Gold has been discovered on each of the continents on our plant, except Antarctica. That said, the Witwatersrand gold mines in South Africa have produced nearly half the total gold ever mined in the world. South Africa is also where the world’s deepest gold mine is located: the gold mine in Mponeng is 2.5 miles deep, which is the length of ten Empire State Buildings!
Gold Is Edible
As surprising as it may sound, gold is consumed as a part of several dishes. Some countries in Asia add edible gold to fruit, coffee, tea, and jelly snacks, or use it as a thin film to decorate food. Europeans are also known for adding gold flakes to their liquor from as early as the 1500s. Some examples of alcohol that includes edible gold are Danziger Goldwasser and Goldschlager.
Water Turns to Gold During Earthquakes
Research shows that fluctuations in pressure that occur during earthquakes can cause the formation of the precious metal. When a fracture in a fluid-filled rock is widened during an earthquake, there’s a sudden drop in pressure, which causes the gold dissolved in the fluid to leach out quickly and solidify. One earthquake may not produce noticeable amounts of gold, of course, but repeated movements of the tectonic plates in a region can cause deposits to build up.
Gold Is Malleable and Ductile
Gold is one of the most pliable metals known to man. It is malleable and ductile, meaning it can be beaten into thin sheets or rolled out into thin wires with ease. In fact, gold is so adaptable that it can be made into sewing threads that are used to create embroidered designs on designer wear and high-fashion clothing.
There’s Gold in Your Smartphones
Earlier, metals like copper and silver were used in smartphones, but now they’ve been substituted with gold, which is better at optimizing efficiency because of its advantage in the areas of speed and durability. In a set of around 10,000 smartphones, you’ll find around 10 ounces of gold. In fact, Apple recovered around 2,200 pounds of gold from broken iPhones in 2015.
The iPhone 5 Was a Phone Made of Gold
Speaking of gold in smartphones, there’s got to be a mention of the iPhone 5, which is arguably among the costliest smartphones the world has ever seen. Made from 135 grams of 24-carat gold and equipped with a chassis that was inlaid with 600 white diamonds, it was valued at a whopping $15 million!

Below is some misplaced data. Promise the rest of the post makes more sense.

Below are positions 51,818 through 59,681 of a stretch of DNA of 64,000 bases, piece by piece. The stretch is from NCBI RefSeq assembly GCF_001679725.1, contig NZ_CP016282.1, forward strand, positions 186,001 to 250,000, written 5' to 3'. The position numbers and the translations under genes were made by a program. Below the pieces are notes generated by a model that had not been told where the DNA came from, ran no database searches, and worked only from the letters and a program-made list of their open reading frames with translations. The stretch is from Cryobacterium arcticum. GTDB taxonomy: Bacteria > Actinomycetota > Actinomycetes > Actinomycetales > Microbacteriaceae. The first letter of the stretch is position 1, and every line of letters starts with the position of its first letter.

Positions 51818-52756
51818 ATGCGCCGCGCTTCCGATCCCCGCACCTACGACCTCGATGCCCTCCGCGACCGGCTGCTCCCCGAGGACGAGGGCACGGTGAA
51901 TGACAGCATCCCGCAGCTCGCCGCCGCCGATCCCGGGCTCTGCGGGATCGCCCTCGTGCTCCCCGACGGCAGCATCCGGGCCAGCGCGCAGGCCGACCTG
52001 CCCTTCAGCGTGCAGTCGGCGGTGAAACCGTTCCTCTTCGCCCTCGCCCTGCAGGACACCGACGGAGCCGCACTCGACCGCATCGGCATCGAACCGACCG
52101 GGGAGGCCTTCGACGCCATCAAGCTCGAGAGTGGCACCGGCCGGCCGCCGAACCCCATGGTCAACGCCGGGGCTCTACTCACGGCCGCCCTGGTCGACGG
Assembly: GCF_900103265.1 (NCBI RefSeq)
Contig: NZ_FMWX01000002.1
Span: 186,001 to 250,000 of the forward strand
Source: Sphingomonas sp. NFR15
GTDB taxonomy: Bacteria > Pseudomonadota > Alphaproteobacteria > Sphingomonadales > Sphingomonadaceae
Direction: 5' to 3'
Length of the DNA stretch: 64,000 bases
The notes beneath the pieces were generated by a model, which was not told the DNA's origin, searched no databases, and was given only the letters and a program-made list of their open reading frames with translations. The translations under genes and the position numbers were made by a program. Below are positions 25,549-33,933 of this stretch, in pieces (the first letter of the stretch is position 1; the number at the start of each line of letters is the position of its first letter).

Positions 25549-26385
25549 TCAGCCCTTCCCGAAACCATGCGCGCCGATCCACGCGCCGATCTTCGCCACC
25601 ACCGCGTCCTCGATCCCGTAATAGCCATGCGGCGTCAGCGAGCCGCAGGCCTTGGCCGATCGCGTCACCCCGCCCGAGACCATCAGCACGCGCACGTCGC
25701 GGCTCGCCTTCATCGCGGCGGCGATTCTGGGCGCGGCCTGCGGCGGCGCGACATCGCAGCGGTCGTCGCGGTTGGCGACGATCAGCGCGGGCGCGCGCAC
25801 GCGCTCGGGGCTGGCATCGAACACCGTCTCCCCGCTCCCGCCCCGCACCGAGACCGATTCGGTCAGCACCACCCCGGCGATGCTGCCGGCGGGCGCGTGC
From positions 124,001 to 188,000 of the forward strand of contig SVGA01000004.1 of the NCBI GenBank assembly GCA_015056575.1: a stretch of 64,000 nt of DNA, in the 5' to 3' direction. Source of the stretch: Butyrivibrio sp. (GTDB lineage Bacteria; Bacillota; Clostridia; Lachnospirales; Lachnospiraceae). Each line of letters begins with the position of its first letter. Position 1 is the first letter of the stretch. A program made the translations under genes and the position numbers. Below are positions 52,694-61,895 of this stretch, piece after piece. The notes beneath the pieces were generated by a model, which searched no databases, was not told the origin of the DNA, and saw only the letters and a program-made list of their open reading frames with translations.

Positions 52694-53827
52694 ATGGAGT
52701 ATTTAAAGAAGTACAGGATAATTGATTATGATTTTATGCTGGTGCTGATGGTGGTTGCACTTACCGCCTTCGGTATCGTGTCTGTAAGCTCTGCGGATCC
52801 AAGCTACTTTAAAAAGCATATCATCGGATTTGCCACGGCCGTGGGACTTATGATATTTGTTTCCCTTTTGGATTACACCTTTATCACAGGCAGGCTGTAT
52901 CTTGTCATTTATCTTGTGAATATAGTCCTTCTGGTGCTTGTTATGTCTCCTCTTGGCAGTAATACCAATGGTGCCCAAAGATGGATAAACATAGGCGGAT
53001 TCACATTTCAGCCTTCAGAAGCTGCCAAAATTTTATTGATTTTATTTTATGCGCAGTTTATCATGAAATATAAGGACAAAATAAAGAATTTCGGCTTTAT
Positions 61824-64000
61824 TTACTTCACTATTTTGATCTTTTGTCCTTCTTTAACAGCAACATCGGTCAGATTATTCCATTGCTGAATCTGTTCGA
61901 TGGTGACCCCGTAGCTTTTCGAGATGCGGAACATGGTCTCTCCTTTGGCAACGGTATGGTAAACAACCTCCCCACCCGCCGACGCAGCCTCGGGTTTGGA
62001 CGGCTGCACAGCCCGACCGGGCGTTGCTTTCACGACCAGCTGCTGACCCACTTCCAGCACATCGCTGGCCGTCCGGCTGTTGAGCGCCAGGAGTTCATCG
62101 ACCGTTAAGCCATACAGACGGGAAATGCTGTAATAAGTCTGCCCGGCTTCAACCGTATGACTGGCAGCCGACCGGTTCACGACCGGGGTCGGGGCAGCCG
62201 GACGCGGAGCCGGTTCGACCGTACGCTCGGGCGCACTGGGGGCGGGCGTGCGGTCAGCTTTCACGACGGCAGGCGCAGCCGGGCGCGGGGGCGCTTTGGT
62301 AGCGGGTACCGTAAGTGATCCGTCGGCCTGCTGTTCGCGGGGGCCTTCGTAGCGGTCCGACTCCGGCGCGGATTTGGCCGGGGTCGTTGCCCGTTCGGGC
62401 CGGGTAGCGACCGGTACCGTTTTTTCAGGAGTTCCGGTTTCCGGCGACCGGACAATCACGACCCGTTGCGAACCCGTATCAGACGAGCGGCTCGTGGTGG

There’s Also Gold In Your Computers
Smartphones aren’t the only gadgets that use gold in their construction. The precious metal is also used in computers. In fact, substantial amounts of the metals have been recovered from obsolete computers, right from as early as two decades back, when the amount of gold recovered from electronic scrap in the United States was equivalent to the amount recovered from over 2 million metric tons of gold ore and waste.
Gold Is an Inert Metal
Gold is an inert metal, meaning it doesn’t oxidize or rust easily, and it doesn't get degraded by air, moisture, or even acidic conditions. Pure gold is so unreactive that it cannot even cause the skin allergies it is sometimes unfairly blamed for. If your gold jewelry is giving you some trouble, it’s highly likely that the irritation is due to other metals mixed with the gold.
Gold’s Purity Is Graded in Carats
The purity of gold is graded in carats, and it can be graded as 10, 12, 14, 18, 22, or 24. A higher number signifies greater purity, and 24-carat is the purest form of the metal. 10-carat gold contains around 41 percent of pure gold, 14-carat gold contains around 58 percent, and 18-carat gold contains around 75 percent. The rest of the composition is commonly made from silver, but can also include a combination of other metals like platinum, copper, palladium, zinc, nickel, iron, and cadmium.
There’s Gold in The Ocean
We typically visualize gold mining as a technique that involves extracting gold from landmines. However, the oceans also contain sizeable deposits of gold. Different reports hint at varying worth and different quantities of the precious metal trapped in the ocean’s floors and waters. But because it is so widely and loosely distributed, it will be a real challenge extracting the precious metal from the oceans.
As you’ve seen, the history of gold is fascinating, and there are many interesting facts surrounding the precious metal we love so much. Each year, newer discoveries are coming to light, and with them, more facts and bits of information emerge, making our understanding of this yellow metal a little clearer.